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Professors Alvord of the University of Minnesota, Becker of Cornell, Coupland and Egerton of Oxford, Merk and McIlwain of Harvard, and Van Tyne of Michigan have given the editor valuable suggestions which he gratefully acknowledges.

The documents are reproduced from the manuscript, or, in the case of those already printed, from the best available edition, without change in spelling. Conformity to modern use of capitals and italics has, however, been attempted. Authors' foot-notes are indicated by asterisks or daggers; the editor's, by numbers.

The Introduction is not a history of the Revolution, but a guide to the documents. Somewhat fuller treatment than this principle would permit has been given to the Western problem, which has received scant notice in the books that undergraduates are likely to read. Of such books the following are recommended:

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Carl Becker's The Beginnings of the American People (Boston: Houghton, Mifflin, 1915) is a sound and brilliant essay on the colonial and revolutionary period. His Eve of the Revolution, in the Chronicles of America' (Yale University Press and Humphrey Milford, 1921, 267 pp.) is slightly more restricted in scope. H. E. Egerton's Causes and Character of the American Revolution (Oxford: Clarendon Press, 1923, 207 pp.) is the best compendium; by an English scholar who has a thorough knowledge of similar issues in the later British Empire.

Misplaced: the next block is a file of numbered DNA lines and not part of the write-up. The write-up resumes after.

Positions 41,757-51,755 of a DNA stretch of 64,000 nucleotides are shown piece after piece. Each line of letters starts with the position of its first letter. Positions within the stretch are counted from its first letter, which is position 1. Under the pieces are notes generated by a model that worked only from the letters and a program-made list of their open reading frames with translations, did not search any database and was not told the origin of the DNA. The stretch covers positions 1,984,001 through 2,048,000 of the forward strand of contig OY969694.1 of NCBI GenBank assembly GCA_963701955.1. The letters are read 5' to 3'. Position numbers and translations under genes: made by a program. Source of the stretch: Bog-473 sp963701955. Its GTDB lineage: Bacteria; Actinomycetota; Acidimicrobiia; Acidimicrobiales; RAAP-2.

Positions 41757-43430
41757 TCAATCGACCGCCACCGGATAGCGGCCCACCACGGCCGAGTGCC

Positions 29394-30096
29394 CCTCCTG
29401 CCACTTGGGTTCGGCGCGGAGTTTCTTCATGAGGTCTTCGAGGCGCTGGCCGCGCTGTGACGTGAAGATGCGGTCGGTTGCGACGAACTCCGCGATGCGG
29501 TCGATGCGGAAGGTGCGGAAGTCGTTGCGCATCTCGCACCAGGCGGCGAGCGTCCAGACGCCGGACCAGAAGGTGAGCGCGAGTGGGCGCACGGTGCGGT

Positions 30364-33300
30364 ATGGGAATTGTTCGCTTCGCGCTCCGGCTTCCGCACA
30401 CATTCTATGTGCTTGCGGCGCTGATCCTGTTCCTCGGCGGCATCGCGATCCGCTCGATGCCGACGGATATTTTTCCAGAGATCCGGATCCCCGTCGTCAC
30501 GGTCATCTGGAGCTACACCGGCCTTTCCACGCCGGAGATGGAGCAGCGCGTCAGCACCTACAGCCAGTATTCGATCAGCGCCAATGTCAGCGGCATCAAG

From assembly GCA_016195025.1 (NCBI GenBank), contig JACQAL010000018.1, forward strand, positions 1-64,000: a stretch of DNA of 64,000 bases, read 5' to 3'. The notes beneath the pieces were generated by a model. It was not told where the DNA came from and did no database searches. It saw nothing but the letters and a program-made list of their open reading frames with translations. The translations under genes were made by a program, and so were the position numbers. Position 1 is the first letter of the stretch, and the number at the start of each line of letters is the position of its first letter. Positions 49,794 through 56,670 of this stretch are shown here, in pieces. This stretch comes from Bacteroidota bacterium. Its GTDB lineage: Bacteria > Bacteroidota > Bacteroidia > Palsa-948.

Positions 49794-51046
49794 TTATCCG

E. Channing's History of the United States, vol. iii, 1761–89 (Macmillan, 1912, 585 pp.), is the best single volume covering the whole of the Revolutionary period, by the greatest living authority on American history.

C. H. Van Tyne's Causes of the War of Independence (Houghton, Mifflin, and Constable, 1922, 499 pp.) presents the results of important research during the last decade.

Sir G. O. Trevelyan's American Revolution, 6 vols. (Longmans, 1917), is the final issue of a work first published in many parts and titles. Covering the period 1766-82 in great detail, its literary quality is pre-eminent.


I July 1923.


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Additional Instructions to the Colonial Governors, 1774
The Massachusetts Government Act, 20 May 1774
From the Quebec Act, 22 June 1774

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Virginia Bill of Rights, 12 June 1776

Constitution of Virginia, 29 June 1776

Declaration of Independence, 4 July 1776


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